Jeff Moden wrote:
Rick, please tell me that you're not advocating a "panacea length" for VARCHAR(N) where "N" is something like 256. Please tell me you're not advocating the NUMERIC(18,N) should be a "panacea" for numeric values.
Well not quite that extreme. But let me see, when I was in grade school, our phone number was '26R11' (no area code, no exchange, that just meant line 26 with one long ring and one short ring on the hand-crank wall phone, which everyone on line 26 heard and could pick up. You told the switchboard operator you wanted to connect to Mansfield, Illinois, number 26R11. And our address was 'Rural Route 3, Mansfield, Illinois. ( no street number , no zip code, not even the old 5-digit version. And essentially all city street numbers were three digits, maybe four. Now around us essentially all street numbers are at least 5 digits...but not ALL of them. There are still some in the central parts of town that are still 3 digits. Yours and my SS numbers, I believe are all officially NNN-NN-NNNN, but who is to say for how long? And should you store it with or without the dashes? And with the population growth (especially with the open borders), how long is it until somebody decides to make one of those 'standard' sized segments two digits longer to cover the growth. You can fit my bank account balance into a 5,3 format, but thank God not my IRA balance.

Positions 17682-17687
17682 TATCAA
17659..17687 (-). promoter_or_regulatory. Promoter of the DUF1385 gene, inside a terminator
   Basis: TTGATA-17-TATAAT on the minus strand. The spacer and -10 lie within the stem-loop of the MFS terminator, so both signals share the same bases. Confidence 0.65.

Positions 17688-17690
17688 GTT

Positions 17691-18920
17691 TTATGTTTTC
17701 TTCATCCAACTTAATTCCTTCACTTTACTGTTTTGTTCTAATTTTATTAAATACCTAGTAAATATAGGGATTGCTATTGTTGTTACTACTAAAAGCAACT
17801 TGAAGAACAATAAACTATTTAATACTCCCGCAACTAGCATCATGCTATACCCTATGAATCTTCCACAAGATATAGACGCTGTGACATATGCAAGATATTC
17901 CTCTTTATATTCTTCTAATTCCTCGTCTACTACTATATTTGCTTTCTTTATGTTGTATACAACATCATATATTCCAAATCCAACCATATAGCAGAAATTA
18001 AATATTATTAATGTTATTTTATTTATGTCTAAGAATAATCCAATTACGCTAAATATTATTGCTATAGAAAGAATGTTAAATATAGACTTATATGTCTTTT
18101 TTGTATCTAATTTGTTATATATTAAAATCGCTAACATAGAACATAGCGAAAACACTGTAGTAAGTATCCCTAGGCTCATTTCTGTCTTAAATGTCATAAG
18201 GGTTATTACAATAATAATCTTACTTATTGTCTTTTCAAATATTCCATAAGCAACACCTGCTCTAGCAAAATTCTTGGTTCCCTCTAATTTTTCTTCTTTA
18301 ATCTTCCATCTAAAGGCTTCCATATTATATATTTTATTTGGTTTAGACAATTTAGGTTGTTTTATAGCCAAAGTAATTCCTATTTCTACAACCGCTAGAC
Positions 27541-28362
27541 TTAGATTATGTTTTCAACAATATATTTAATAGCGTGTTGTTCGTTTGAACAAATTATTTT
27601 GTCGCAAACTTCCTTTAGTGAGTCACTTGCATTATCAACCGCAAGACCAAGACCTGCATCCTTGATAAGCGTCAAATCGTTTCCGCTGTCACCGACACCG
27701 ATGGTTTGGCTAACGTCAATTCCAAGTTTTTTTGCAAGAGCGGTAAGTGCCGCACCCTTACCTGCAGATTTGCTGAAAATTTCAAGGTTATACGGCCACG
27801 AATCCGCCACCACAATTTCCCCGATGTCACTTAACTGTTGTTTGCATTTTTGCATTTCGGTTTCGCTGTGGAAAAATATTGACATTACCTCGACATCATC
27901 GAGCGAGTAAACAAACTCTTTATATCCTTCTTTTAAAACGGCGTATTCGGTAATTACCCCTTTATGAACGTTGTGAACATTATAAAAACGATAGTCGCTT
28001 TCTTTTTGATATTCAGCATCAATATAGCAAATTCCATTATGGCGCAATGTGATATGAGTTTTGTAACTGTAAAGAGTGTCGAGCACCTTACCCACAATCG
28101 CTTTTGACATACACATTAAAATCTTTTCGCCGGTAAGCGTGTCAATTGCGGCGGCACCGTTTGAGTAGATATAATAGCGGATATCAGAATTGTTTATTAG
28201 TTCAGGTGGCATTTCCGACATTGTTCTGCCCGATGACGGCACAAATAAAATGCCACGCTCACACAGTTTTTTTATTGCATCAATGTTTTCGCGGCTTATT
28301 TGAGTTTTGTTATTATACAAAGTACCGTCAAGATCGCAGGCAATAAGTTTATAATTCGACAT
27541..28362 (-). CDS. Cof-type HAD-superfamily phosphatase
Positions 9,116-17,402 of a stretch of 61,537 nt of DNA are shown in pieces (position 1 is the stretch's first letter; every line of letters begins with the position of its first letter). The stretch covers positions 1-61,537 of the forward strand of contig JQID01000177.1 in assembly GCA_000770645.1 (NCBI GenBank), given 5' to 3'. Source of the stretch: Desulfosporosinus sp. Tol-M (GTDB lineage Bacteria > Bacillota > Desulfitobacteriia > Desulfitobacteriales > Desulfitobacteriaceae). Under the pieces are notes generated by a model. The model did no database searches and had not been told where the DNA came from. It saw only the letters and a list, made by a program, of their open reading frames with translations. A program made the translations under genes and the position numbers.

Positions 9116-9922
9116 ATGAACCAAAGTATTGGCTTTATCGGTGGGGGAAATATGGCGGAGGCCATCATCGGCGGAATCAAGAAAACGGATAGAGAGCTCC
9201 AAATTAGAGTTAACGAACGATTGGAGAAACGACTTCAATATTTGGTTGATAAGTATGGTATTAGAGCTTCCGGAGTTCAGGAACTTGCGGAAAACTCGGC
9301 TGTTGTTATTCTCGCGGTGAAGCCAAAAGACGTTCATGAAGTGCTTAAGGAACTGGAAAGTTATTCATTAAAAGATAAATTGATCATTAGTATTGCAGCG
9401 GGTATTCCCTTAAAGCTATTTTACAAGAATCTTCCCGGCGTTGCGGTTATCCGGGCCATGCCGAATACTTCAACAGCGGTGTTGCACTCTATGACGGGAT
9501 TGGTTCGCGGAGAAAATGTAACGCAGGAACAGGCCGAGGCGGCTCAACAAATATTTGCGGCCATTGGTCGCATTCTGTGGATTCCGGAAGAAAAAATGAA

What I'm advocating is responsible, common-sense analysis and design considering that the extra data storage space, processing considerations, etc are very, very cheap when compared to system redesign every few years. Or...you be the one to go tell the executive board that you have yet another system redesign that has to be done by 1-1-2023, will cost $400k, and will delay three other projects
In other words, it's far better to VALIDATE that a string of undetermined storage size in fact is 11 bytes long, does contain exactly (for now) 9 numeric digits in a 3-2-4 pattern delimited by exactly two (for now) hyphens, not commas or decimal points or slashes, but hyphens. Note that I can quickly alter the specs by retyping the previous description. But I can still throw it in that horrible, ugly VARCHAR data element.
Or we can save several terabytes by making the amount field for checks max at 99,999.99. But then Nancy Pelozi (actually her husband) sells $200,000,000.00 in stock and brings in the check for deposit. Or all of a sudden we have to store bitcoin amounts that exceed the capacity of small int.
Even a simple Yes/No value may someday need to include an option for MAYBE.
Just because you CAN do something doesn't mean you SHOULD do it. I'm advocating that we, as IT professionals, use our common sense to avoid putting our employers in very expensive boxes and ourselves up against very uncomfortable demands.
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